The Roar
The Roar

Jonathan Simon

Roar Rookie

Joined July 2020

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Thanks for the comment! We’re on the same page, you’ve just interpreted the article a little differently. 😊

I also followed that up with: “either that – or you write the script and recruit players who fit that particular style.” I’ve argued both sides here — I’m all for the best fit! 😊 Look at how the Bucks have built an offence around Giannis. Great team play = wins. However LeBron’s Lakers have just chucked together a roster of as many good players as they could get their hands on, it doesn’t fit as perfectly as the Bucks, but somehow they figured it out. Both are two of the best teams in the league.

Even LBJ’s Heat teams weren’t the ideal fit on the court and you’re right, they should’ve won four titles instead of two, but they still won two. Fortunately and unfortunately, talent sometimes triumphs a less talented, unselfish team. I hate it, but it’s just the way the world works.

I disagree about positions, everyone defines each position differently and it’s become a touch too old school. For example, you could say a power forward needs to rebound and play mid-range — whereas I might want a PF to distribute the offence and space the floor. Then there’s a million extra positions now for each position, like “stretch 4”, “point forward”, etc.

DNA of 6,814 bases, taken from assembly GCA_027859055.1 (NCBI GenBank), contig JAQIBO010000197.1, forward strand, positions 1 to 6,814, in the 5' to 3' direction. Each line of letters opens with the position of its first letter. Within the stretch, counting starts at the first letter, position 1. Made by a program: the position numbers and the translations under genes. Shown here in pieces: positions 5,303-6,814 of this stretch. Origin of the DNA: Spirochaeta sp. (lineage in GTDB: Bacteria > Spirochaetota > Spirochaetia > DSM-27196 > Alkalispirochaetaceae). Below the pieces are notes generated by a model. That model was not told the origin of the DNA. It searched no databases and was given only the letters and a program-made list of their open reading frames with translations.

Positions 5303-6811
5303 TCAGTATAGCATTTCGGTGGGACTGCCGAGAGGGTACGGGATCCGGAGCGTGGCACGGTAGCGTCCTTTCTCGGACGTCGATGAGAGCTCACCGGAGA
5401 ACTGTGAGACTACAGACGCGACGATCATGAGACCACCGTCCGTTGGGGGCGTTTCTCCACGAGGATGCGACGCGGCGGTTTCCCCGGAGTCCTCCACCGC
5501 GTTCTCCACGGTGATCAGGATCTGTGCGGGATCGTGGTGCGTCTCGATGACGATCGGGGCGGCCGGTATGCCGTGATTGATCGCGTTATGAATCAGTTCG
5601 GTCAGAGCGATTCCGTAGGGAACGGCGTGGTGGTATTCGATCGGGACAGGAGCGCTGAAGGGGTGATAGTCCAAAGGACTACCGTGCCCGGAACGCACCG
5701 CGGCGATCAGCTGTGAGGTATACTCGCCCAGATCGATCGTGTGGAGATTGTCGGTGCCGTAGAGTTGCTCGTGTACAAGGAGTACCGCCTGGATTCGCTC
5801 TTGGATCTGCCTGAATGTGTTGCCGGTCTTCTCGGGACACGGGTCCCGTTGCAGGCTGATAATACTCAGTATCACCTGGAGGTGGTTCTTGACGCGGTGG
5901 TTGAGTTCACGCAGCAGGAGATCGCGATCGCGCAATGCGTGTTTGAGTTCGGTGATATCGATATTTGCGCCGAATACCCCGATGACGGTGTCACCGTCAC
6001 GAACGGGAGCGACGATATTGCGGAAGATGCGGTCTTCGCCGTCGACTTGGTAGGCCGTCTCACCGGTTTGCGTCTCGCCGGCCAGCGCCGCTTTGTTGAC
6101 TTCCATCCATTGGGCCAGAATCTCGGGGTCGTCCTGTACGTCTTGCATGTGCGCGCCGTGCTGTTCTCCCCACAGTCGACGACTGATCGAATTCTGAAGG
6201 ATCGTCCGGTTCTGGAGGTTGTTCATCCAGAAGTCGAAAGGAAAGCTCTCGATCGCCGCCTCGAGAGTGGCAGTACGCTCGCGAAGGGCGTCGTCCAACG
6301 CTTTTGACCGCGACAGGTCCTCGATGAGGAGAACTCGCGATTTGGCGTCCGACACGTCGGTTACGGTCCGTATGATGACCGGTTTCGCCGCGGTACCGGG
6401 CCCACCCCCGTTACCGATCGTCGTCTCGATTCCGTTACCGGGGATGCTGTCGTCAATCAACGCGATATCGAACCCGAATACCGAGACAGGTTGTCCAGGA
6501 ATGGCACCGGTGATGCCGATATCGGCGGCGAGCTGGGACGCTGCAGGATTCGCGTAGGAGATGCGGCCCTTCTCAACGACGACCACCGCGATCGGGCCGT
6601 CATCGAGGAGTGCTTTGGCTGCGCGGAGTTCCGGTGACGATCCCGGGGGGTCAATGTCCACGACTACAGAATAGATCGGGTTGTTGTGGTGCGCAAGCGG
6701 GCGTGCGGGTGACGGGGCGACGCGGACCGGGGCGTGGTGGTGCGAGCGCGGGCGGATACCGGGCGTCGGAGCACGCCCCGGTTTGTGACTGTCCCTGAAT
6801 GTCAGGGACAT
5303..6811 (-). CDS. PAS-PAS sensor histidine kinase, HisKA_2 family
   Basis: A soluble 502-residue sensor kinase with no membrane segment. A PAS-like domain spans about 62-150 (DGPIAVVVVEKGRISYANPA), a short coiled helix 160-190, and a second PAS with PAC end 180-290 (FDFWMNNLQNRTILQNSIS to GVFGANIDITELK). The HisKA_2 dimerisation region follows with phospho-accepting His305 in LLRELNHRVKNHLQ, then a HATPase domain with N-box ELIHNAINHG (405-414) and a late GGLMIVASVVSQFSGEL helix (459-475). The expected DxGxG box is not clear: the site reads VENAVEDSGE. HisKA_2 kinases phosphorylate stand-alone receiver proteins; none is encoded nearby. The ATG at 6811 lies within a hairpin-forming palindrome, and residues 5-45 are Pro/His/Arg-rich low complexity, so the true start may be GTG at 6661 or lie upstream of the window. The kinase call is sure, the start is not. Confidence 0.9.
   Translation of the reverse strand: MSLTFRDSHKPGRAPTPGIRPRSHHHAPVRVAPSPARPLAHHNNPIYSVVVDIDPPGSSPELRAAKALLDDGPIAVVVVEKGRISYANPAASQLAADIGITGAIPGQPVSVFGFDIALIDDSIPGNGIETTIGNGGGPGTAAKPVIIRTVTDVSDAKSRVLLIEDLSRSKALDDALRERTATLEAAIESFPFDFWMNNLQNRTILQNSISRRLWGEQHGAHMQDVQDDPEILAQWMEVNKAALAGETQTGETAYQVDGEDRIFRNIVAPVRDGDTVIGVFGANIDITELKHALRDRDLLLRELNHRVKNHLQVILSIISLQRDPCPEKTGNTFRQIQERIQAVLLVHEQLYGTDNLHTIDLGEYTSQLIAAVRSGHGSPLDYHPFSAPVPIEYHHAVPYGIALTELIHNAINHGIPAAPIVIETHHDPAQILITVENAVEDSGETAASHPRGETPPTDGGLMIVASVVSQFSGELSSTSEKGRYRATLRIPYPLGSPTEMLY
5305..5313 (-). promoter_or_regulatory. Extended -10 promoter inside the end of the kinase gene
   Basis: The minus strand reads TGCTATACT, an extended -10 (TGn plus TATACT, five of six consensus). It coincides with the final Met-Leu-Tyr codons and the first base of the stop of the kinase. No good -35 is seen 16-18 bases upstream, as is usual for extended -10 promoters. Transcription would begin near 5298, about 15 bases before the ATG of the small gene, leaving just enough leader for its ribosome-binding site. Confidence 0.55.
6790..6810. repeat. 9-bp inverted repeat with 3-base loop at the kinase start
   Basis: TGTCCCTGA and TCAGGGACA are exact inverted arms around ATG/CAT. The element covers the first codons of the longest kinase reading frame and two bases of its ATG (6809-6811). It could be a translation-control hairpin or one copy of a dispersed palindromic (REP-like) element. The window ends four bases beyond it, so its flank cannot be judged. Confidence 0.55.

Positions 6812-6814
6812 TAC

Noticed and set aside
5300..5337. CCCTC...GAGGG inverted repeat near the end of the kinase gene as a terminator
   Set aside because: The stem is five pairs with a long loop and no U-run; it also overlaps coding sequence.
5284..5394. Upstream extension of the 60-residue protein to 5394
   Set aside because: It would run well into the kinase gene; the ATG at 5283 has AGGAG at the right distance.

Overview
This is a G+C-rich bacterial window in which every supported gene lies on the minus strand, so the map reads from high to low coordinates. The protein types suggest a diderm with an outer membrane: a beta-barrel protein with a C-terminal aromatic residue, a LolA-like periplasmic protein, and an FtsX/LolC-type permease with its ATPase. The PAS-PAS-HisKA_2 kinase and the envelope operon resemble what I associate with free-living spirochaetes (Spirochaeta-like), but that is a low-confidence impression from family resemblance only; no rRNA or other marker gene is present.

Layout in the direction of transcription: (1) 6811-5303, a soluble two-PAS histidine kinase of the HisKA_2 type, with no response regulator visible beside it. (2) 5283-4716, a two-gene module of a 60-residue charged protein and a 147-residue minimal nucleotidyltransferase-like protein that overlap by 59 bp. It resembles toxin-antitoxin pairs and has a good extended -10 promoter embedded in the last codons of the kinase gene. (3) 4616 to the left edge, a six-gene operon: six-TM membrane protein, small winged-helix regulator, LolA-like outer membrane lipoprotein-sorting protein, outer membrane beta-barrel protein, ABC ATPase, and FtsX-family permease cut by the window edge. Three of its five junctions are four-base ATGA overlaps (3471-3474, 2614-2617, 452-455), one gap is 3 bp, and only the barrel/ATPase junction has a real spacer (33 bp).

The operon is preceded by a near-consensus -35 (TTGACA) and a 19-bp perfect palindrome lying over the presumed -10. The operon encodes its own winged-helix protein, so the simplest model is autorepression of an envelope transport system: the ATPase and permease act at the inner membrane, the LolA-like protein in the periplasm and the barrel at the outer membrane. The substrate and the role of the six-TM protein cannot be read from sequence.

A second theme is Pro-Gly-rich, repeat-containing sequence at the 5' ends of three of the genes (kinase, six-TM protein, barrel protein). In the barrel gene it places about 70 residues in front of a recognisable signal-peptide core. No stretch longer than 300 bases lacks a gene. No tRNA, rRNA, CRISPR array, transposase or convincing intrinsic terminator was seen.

We should simply understand a player’s skill set and then use them appropriately. Not define them to a “position” and then expect them to play like others at that same position. It’s how you use them, now what they are defined as. For example, just because someone might be listed as a PG, doesn’t mean I can’t trade for them and play them as a 2 or 3-man, especially if I feel that better suits their skill set in my offensive system.

A lot of people discuss things like “my team needs a point guard, a centre, etc.” — not all ‘point guards’ and ‘centres’ play the same way so how are you going to use them and what exactly for?

When you watch the Bucks for example, they have three positions. The 1 and 2 fill the wings, the 3 and 4 fill the corners and the 5 fills the top of the perimeter. Some positions are interchangeable depending on how they are filled coming down the floor. The “point guard” was defined decades ago as the player who sets up the offence, etc. That’s old school now. Teams like the Bucks are progressive thinkers and understand that an assigned and trusted “ball handler” can run an offence. It can be Giannis, Eric Bledsoe, George Hill, Pat Connaughton, etc. All of those guys play different positions and roles.

The Spurs are much different, they have a 1 who executes their motion, 2 and 3 share similar roles, as well as the 4 and 5. 2/3 and 4/5 are sometimes interchangeable when the Spurs want them to be.

At the end of the day, it’s how you use your five players, which is why each team plays differently. The Rockets were 32-18 (64%) before the Capela trade and 8-6 (57%) after the trade. Let’s be honest, small ball or not, were the Rockets ever going to win a title? The Nuggets lineup is most likely temporary until Jamal Murray returns regardless. What would be interesting is a small ball lineup with LeBron, MJ, Curry, Klay and Kobe.

5 Magics though, can’t argue with that 😱

Basketball is positionless: how the Denver Nuggets use Nikola Jokic at point guard